Actors' needs have been very much on the mind of Davidson, who fought to make the show a union one and took a salary cut when disputes began between Actors Equity Association, the actors' union, and the tour's producer, NETworks. "In order to be considered really professional, we want to be union," Davidson said, "It's not the most perfect contract, but it's a start in bringing the non-union shows and making them all Equity."

Carol Swarbrick, who plays Melissa Frake, is one of the Equity Deputies for the State Fair tour. She took a moment to address the recent disputes and criticism the company has taken from other people in the business.

"It is not a B-grade tour. We are an experiment," she said. As a deputy she deals with union related problems and concerns of cast members. "The finances prevent this producer to put this tour out on a production contract," the type of contract Equity tours traditionally go out on, she said, "There are minimums on production contracts that are prohibitive for this guarantee on the road. So what Equity has worked out with the producer is a substantially lower minimum ($200,000) but the protection of the actor is the same as the production contract."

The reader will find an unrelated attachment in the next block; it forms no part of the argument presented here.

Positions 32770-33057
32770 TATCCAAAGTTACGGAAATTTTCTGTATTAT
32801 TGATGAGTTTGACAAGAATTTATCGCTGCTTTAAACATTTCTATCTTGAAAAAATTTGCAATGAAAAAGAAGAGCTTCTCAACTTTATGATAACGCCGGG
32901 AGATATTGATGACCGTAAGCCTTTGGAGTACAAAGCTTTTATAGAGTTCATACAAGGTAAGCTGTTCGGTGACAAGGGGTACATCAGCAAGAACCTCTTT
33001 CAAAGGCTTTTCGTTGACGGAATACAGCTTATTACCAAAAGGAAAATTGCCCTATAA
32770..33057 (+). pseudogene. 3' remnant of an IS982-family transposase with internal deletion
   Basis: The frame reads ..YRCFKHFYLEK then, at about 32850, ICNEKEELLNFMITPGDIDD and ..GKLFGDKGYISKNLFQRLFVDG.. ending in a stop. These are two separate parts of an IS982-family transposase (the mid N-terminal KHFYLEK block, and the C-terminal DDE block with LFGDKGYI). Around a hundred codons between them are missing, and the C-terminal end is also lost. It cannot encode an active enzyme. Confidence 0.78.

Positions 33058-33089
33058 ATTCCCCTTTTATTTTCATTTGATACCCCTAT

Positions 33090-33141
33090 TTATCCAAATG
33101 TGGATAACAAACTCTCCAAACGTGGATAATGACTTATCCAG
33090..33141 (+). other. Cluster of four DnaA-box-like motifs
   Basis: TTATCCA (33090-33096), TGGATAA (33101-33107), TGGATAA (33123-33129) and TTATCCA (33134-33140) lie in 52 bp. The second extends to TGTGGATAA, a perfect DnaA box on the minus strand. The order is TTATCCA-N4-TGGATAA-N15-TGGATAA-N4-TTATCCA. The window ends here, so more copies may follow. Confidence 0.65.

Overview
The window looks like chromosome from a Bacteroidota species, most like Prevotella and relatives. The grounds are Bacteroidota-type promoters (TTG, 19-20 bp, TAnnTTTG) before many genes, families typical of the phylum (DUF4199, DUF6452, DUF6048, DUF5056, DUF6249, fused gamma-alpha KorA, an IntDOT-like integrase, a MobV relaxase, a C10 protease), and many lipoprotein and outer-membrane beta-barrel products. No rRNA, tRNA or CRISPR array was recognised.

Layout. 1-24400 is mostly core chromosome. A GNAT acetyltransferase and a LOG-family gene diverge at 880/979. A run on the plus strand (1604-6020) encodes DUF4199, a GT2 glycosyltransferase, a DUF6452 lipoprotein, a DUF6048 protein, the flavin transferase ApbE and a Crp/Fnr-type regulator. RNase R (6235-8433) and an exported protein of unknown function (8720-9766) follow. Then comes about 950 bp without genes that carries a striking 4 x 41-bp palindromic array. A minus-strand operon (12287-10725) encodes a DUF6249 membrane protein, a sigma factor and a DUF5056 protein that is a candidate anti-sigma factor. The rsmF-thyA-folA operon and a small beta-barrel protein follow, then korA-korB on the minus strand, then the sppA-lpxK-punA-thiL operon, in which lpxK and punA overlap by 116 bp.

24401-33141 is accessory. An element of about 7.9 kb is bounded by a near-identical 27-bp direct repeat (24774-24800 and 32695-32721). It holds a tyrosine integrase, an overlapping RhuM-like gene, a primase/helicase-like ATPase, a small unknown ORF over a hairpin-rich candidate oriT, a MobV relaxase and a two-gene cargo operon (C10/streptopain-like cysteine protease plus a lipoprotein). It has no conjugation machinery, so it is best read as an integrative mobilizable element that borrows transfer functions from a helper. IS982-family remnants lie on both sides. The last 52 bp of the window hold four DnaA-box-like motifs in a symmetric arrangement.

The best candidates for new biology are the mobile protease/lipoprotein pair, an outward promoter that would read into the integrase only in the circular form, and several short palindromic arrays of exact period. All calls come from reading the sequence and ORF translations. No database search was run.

Many of the cast members are on their first Equity contracts, joining the union because of the show, and Swarbrick stressed that, "They were selected for this show because of their talent, not because of their union status." Davidson reminded the cast that this type of contract could result in more jobs for actors and lower ticket prices for audiences.